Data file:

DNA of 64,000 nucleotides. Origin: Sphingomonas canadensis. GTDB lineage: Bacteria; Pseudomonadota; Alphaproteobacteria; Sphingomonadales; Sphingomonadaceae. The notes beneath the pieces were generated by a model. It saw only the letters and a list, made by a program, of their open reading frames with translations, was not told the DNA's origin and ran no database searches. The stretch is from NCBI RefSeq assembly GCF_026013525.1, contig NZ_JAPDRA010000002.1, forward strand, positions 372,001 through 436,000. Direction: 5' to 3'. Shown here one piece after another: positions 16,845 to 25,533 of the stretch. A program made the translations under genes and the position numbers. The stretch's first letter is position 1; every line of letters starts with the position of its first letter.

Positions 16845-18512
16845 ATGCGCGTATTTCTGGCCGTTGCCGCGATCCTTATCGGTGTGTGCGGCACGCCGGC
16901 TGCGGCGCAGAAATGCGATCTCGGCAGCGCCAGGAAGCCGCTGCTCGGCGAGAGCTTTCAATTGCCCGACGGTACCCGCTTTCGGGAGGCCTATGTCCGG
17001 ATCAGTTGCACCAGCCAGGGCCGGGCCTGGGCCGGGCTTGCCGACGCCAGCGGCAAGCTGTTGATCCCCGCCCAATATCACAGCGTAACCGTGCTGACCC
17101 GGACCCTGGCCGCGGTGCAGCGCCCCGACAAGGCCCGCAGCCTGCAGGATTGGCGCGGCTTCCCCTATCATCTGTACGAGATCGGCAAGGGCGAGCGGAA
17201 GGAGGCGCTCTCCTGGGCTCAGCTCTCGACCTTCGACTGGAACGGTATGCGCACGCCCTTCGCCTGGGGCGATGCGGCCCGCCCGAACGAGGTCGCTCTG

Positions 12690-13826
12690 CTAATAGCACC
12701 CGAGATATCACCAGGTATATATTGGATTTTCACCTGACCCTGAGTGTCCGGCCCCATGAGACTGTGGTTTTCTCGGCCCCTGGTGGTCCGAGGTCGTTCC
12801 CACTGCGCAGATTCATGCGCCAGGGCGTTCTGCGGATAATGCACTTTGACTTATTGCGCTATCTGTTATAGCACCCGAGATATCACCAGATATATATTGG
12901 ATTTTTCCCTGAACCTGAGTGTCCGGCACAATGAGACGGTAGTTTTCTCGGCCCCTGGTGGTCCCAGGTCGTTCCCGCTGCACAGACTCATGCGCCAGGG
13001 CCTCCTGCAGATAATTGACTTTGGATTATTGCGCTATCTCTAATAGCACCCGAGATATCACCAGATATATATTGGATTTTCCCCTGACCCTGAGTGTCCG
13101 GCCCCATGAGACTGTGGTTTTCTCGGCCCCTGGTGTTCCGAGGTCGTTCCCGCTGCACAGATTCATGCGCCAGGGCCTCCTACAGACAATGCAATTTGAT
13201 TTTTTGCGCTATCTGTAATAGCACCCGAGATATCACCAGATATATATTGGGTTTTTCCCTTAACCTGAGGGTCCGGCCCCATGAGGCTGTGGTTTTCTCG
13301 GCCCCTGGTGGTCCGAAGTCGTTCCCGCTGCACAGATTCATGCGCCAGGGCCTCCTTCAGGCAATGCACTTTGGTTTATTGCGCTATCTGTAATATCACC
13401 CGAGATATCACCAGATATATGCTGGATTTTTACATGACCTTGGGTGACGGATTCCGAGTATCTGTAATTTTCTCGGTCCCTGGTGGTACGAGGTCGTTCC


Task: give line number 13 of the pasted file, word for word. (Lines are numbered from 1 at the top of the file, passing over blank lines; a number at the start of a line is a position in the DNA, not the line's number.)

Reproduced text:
13001 CCTCCTGCAGATAATTGACTTTGGATTATTGCGCTATCTCTAATAGCACCCGAGATATCACCAGATATATATTGGATTTTCCCCTGACCCTGAGTGTCCG